1. Coaching Position

Georgia law creates a property interest in continued employment for tenured teachers, i.e., one who accepts a school year contract for the fourth consecutive year from the same local board of education. Hatcher, 809 F.2d at 1550; O.C.G.A. § 20-2-942(b) (1). A tenured teacher may be demoted or not have his contract renewed for the reasons set forth in O.C.G.A. 20-2-940(a) pursuant to the procedural protections in O.C.G.A. § 20-2-942(b) (2), which requires that the teacher be given written notice of the board's intention and the right to be represented by counsel at a full hearing before the board. Id.

The Georgia appellate courts have not addressed the issue of whether or not a teacher gains tenure in a supplemental duty position.[62] Therefore, the Court turns to the applicable statutory scheme to determine whether plaintiff had tenure in his position as head football coach. The Georgia Code refers to a teacher with a "contract for employment", O.C.G.A. § 20-2-940(a), and defines "school year contract" as "a contract of full-time employment between a teacher and a local board of education." O.C.G.A. 20-2-942(a) (3). In the instant case there is no evidence that Plaintiff had a written contract for his coaching position. The supplement he received for coaching was not included in his teaching contract. Consequently, the Court concludes that a coaching position, which is not guaranteed by a written contract for a definite term, falls outside the protection of the statute. See Freeman v. Hinson, No. C76-1351A (N.D.Ga.1977) (no property interest in position of department chairman).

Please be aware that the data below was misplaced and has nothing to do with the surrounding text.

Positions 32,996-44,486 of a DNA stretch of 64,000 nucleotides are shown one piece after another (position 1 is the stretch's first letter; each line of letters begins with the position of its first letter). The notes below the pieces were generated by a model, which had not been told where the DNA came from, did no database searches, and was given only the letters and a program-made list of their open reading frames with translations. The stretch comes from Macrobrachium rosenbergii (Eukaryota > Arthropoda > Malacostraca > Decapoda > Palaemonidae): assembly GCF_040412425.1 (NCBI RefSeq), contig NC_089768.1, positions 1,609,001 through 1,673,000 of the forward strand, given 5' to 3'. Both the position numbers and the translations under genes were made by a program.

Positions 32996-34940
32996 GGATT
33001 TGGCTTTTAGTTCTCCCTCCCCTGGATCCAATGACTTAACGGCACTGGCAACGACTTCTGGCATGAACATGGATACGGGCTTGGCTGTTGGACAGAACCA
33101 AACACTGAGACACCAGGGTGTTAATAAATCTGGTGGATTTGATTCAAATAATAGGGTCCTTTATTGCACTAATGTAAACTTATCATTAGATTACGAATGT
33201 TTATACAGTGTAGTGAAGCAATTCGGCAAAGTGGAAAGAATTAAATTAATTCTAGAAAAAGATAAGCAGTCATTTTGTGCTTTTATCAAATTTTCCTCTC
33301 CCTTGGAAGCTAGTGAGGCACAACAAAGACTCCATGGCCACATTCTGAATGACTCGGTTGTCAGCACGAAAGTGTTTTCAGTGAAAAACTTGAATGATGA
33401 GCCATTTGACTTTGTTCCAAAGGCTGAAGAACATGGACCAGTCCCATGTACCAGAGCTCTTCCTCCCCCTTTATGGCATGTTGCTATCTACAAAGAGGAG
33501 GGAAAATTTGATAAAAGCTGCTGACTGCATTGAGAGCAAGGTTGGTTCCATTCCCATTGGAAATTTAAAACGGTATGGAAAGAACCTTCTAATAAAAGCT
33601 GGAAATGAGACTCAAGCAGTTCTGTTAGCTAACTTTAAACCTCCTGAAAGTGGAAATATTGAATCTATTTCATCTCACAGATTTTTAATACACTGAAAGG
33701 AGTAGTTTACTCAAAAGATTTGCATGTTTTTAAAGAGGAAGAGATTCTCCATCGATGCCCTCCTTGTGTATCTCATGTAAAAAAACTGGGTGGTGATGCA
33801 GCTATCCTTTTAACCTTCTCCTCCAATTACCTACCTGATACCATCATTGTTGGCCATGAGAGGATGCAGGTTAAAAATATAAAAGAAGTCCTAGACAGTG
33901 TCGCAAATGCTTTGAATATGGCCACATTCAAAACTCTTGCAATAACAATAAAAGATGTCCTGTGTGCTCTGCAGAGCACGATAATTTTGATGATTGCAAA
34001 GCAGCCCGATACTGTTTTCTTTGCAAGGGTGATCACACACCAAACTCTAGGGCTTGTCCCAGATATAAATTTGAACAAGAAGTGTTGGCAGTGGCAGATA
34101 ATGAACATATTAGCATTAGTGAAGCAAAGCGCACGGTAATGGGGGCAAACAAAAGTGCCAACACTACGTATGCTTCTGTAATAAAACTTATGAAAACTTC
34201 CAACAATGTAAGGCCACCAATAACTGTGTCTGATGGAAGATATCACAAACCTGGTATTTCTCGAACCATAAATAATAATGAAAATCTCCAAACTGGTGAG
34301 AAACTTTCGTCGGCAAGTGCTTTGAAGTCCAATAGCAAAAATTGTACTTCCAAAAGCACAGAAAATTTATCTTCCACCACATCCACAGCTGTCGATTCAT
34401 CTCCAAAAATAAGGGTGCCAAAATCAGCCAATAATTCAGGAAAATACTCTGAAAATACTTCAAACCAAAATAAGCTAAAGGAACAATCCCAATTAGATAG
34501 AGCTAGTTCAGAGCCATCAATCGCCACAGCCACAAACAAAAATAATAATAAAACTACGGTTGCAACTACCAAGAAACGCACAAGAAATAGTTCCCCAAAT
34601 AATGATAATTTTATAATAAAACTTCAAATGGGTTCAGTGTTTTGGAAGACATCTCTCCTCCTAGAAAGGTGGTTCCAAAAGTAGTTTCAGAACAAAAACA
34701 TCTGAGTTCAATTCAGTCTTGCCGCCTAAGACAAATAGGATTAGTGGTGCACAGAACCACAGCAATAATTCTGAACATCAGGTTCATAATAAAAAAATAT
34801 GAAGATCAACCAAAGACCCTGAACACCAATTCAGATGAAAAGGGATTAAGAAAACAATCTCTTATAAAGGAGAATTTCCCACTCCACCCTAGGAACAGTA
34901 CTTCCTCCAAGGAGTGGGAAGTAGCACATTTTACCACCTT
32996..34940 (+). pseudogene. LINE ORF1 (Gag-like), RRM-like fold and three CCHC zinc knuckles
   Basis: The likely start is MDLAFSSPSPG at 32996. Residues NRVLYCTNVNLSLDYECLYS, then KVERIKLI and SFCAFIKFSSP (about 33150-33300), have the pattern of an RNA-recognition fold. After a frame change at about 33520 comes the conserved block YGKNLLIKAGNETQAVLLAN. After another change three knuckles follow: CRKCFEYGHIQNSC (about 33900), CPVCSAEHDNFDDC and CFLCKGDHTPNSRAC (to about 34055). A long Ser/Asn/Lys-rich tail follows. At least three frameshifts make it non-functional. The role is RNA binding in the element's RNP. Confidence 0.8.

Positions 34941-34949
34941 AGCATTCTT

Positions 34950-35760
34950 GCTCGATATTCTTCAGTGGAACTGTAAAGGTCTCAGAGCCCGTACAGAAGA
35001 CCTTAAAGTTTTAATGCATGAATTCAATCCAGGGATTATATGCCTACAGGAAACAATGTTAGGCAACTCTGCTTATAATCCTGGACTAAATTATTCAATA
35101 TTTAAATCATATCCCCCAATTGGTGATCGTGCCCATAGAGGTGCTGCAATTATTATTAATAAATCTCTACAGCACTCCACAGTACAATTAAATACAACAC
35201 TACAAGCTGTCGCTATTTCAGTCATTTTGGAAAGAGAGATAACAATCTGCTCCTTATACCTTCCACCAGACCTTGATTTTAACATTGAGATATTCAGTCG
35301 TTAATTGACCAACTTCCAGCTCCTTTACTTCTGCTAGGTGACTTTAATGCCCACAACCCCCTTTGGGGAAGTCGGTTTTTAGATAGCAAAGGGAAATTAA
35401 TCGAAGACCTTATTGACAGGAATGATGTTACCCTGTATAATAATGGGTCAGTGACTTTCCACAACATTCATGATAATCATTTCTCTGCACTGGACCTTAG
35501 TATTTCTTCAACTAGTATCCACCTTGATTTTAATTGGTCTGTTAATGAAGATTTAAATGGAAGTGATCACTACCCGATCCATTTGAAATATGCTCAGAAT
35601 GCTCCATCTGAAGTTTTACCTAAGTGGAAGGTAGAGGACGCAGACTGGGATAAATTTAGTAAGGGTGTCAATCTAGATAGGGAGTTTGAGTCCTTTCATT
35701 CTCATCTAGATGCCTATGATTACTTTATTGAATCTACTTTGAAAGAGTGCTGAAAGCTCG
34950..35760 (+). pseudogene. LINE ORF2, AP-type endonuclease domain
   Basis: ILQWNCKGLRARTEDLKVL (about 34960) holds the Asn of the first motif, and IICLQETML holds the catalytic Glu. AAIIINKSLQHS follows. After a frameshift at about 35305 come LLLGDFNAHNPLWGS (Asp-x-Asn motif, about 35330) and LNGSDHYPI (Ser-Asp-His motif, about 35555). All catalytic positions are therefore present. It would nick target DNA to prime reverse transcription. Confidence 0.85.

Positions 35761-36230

Furthermore, the Georgia State Board of Education has consistently held that teaching contracts do not include supplemental duty positions. See Copeland v. Clarke County Bd. Educ., Case No. 1988-43 (position of lead teacher), aff'd, J. Gaines, Civil Action No. SU-89-CV-0185 (Superior Court, Western Judicial Circuit, July 13, 1989); Bonner v. Fulton County Bd. Educ., Case No. 1989-24 (State Bd. of Educ., Dec. 14, 1989) (no tenure in chairperson and coaching positions); Arp v. Breman City Bd. of Educ., No. 1985-16 (State Bd. of Educ., Sept. 12, 1985) (O.C.G.A. § 20-2-942 applies only to position under which individual had a contract to perform).